Te wā kirihimete me te tau hou pākehā

Tēnā koe sis

I thought it was a better time than ever to do a wee blog post about this strange season. The Xmas/New Year one to be exact. Te wā kirihimete me te tau hou pākehā translated is a reference to Xmas/New Year; specifically, the time that pākehā have done well to ensure we celebrate at least and it goes without saying that I am not a fan.

Since 2018 when I resurrected from my downward spiral of addiction, I become aware of many, many things. I also became very passionate about and went searching for many things that I feel I had been missing out on; especially my Taha Māori.

This is how I came to learn about the gregorian calendar, maramataka, western beliefs of times, seasons and periods to celebrate and so on.

I had spent a large portion of my life believing nothing other than what I knew which was that I would stress myself into oblivian and often put myself into debt, become even more appeasing of others than normal and place myself in situations or in the company of people I didn't necessarily want to be around.

It seems like an awful lot really but it's true, I learned all of this through the years as being the normal thing to do at the time of Xmas and New Year.

Unfortunately it's not a simple escape to detach myself from these festivities still largely accepted as normal celebratory events by my family and the families of my children's fathers and that adds a whole other layer of difficulty, straight up.

But what I have learned to do is be tuturu to myself, coz aint nobody else gonna do it.

Sure, I still make an effort to benefit from the small invites for work functions or kaupapa kai etc at that time of year mainly for you guessed it, the kai haha but also to share some end of year reflective banter with those I have had the privilege of being alongside throughout the year.

I just don't participate in the hype aye. The sales, the needing to have our lives together or atleast pretending to at whānau dinners, the ticking things up on finance to show someone we love them, the constant worrying about what to make and if it is the right dish to take along, and especially the religious stories, it's just not me.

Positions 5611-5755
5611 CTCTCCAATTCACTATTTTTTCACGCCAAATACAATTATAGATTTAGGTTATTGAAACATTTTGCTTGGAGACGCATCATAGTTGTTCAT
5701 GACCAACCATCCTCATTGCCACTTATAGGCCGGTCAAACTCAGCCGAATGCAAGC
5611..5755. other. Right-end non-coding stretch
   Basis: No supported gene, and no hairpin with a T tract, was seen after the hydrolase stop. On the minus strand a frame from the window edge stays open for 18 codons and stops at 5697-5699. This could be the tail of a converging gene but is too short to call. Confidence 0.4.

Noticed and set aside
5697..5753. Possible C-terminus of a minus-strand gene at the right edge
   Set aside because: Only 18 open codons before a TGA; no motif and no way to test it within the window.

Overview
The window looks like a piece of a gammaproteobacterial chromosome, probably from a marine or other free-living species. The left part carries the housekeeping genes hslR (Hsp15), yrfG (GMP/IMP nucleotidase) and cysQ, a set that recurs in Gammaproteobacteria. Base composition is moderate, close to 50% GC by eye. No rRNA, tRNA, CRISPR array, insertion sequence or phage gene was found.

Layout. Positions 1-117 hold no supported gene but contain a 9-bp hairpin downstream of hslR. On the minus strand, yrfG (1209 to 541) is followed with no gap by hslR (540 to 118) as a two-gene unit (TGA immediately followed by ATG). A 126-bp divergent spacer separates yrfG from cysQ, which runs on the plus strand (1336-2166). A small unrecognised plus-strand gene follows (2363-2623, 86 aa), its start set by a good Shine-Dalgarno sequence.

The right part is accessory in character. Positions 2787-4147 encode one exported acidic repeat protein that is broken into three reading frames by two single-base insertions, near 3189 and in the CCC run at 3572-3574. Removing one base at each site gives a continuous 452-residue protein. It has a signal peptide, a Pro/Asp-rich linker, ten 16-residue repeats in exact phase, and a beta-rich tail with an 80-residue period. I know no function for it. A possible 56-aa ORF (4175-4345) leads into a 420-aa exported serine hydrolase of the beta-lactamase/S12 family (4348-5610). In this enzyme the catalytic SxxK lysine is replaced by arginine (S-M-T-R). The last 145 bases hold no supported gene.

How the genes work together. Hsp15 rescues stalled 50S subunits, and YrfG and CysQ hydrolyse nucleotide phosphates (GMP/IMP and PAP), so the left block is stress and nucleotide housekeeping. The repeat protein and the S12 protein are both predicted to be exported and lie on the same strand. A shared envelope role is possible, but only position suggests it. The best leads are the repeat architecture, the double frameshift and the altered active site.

And when I go out for my usual groceries or whatever at that time of year and the teller asks me "have you finished all your xmas shopping?" I always say yes just to stop the conversation right there lol

Matariki 2020 was my first time sharing with my teen daughters exactly how I intend to spend the rest of my life - living by Maramtaka Māori and returning to our traditional times of reset, of celebration and of planning.

I wanted them to know what it was I had discovered on my hikoi of recovery from colonisation and it's many affects.

It was a beautiful celebration of whānau restoration and ora, we had a feast of delicious kūmara, tītī boil up and roasted tītī, steamed pudding with custard and cream and I purchased for each of them, a hunting and fishing jersey and pants to keep their tīnana's warm. Wrapped in the paper of a pākihi māori out here normalising the use of te reo māori on wrapping paper, it was an experience I won't ever forget.

That was our Tino Rangatiratanga in action and that was me restoring the tapu of our whānau.

Bit of a random one but I hope you enjoyed this kōrero as much as I enjoyed writing it.

I miss my girls aye. They are off having a hararei with their pākehā Dad and I'm looking forward to our time together when they get home.

Haere haumaru sis and I see you again soon 

Miri x

Older Post